The Alley Project Takes Shape for Mile of Music
By Kate Mothes
“I think it is in collaboration that the nature of art is revealed.” Steve Lacy, jazz musician
One of the exciting things about a festival like Mile of Music is that now, two years in and already promising to rock its third, success builds on previous successes, and ideas build on ideas. More to the point, a music festival, these days, is often not just about the music. Especially at the “handcrafted artisan” Mile of Music, food and beverage vendors play a large role, as well as the local businesses that double as festival venues for the weekend. Art has also begun to play a more prominent role as a way to tie sound and performance into something visual and tactile. This year, a brand new outdoor arts space temporarily “pops up” during Mile of Music that brings together various artists for an entirely new arts experience in downtown.
The Alley Project combines the efforts of a number of local organizations including The History Museum at the Castle, Young Space Emerging Artists, PULSE Young Professionals Network, the Wriston Galleries at Lawrence University, and Mile of Music. The goal is to enliven a rundown alley on College Avenue between the History Museum and a former bank building currently owned by Lawrence University. And there’s nothing a bunch of arts and culture organizations like better than a blank slate! Aligning with the History Museum’s upcoming exhibiting Shifting Gears, which will explore the history of cycling in Appleton, the alley has a bicycle theme paired with the idea of “Wisconsin as place.”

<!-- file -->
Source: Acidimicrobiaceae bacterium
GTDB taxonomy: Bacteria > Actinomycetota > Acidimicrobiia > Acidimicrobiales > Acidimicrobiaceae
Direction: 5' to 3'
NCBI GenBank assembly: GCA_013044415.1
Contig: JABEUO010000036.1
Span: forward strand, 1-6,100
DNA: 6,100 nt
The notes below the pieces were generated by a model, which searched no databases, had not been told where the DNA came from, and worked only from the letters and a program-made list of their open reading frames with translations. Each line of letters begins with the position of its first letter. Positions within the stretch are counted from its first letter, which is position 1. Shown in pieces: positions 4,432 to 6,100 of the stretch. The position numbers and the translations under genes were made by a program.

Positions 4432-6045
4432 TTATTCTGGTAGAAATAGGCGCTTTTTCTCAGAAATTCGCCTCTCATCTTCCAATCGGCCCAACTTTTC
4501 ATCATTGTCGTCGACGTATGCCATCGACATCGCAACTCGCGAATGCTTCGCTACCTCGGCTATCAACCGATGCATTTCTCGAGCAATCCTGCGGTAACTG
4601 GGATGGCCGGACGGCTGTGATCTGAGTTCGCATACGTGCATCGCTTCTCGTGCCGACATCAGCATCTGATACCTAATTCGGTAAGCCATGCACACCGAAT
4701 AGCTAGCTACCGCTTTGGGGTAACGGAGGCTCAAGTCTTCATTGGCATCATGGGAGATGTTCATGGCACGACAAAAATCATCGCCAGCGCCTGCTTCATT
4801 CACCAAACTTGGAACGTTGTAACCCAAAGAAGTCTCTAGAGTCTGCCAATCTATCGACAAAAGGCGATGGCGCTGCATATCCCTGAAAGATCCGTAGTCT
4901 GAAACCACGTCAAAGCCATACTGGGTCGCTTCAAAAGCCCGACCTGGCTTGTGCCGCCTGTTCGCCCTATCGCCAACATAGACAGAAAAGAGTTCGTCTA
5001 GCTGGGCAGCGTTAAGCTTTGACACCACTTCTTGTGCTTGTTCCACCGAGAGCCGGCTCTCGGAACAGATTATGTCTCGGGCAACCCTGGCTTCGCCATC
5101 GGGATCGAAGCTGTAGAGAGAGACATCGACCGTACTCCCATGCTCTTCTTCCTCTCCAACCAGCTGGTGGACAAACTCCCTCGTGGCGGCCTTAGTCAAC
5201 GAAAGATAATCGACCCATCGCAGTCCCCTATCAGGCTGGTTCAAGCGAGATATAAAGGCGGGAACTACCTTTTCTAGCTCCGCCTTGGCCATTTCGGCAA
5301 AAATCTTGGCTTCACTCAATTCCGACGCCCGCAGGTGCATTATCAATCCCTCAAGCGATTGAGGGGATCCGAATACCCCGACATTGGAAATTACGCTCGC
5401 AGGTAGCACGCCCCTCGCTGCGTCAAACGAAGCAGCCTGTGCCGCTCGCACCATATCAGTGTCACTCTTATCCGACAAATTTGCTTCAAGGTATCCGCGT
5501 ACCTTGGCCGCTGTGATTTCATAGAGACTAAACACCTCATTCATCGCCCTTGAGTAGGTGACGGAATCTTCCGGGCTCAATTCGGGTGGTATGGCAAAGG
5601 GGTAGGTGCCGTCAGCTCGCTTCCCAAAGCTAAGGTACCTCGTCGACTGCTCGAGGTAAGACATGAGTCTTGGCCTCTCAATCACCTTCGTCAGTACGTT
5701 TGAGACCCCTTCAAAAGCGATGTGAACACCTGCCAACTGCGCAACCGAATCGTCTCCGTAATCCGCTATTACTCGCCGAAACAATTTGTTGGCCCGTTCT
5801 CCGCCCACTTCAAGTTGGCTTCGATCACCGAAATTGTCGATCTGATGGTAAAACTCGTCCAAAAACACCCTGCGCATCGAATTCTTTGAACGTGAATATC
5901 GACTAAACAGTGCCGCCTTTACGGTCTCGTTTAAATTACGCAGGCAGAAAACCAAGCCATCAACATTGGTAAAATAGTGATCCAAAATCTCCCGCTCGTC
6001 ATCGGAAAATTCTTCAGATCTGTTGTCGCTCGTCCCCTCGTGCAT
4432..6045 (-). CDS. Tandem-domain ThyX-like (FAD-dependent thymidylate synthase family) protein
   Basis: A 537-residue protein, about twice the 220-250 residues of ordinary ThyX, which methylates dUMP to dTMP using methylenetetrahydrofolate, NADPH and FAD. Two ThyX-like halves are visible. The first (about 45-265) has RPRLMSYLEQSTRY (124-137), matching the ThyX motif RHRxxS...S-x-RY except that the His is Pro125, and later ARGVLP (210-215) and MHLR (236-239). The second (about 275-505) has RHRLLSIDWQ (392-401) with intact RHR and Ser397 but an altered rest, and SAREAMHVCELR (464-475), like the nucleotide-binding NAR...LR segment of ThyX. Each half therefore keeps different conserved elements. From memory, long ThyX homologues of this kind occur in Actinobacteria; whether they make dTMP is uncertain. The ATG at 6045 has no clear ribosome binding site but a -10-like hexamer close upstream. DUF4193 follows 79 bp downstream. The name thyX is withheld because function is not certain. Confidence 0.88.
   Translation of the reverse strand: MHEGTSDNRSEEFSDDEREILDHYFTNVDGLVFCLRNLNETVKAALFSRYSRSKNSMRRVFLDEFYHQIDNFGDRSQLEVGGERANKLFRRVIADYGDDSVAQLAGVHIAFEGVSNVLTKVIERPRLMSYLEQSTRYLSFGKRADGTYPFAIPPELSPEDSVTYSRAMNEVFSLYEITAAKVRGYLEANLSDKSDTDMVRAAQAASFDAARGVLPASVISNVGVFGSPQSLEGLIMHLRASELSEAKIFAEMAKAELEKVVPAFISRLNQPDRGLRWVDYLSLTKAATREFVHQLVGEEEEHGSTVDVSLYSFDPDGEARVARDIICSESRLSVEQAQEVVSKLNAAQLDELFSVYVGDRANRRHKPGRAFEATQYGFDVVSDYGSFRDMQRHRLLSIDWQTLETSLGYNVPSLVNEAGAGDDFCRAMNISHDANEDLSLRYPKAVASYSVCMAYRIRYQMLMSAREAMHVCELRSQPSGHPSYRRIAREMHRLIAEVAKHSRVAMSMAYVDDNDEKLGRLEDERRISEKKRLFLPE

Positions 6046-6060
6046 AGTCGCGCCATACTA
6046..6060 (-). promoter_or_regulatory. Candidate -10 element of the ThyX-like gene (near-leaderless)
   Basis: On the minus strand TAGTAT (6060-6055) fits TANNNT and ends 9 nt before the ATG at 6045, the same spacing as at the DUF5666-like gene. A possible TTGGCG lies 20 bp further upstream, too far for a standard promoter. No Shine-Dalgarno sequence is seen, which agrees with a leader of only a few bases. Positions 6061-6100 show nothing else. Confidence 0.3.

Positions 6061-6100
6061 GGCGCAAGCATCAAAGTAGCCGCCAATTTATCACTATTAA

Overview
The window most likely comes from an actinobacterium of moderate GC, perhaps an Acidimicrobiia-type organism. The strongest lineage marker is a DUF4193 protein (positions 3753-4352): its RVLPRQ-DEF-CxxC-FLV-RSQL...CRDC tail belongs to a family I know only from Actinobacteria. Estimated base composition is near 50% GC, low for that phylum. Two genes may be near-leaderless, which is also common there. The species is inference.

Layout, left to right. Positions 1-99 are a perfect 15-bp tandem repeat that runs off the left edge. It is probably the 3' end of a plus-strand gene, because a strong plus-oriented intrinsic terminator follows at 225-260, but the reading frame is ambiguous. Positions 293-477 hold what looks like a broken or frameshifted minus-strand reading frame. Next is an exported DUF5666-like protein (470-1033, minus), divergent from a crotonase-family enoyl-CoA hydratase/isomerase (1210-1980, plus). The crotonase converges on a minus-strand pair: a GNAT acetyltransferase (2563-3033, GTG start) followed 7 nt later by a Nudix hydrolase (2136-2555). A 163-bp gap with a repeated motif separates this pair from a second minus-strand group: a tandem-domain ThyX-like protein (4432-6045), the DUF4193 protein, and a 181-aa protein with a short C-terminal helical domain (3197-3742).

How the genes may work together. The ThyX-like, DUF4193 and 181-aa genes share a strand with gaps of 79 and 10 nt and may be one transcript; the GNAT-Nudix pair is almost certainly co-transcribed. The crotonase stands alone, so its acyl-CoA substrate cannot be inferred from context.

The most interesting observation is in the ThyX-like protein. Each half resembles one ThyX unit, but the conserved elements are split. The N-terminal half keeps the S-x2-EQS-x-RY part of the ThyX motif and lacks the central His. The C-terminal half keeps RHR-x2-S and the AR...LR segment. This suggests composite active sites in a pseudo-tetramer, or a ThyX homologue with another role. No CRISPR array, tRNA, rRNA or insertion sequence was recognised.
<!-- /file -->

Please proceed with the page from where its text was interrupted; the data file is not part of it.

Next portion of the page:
The alley is truly a collaborative effort. Every participant brings their special skills and knowledge to the table, putting together pieces of a puzzle that could not be possible without the input and expertise of everyone involved. Mile of Music supports the project by including The Alley Project as an official venue with a lineup of artists on Friday and Saturday. Young Space and the Wriston Galleries assist in coordinating participating artists and installing the various art pieces. Local muralist Chad Brady will complete a permanent mural to cover the History Museum’s wall and brighten the space considerably, and will last long after the Mile of Music weekend. But of course it doesn’t stop there. Numerous Appleton residents and local businesses have stepped up to help out through an incredibly successful Kickstarter campaign as well as donations of paint for the mural, bike parts for the installations, food and beverage vendors, artists and musicians, ARTiculture Community Supported Arts (who will be staging a live Drawing Rally on Friday), and much more.
So not only is it a collaborative effort, The Alley Project is truly a community effort. We are so excited to launch this new and exciting event and arts space this year that will have a lasting impact on downtown Appleton.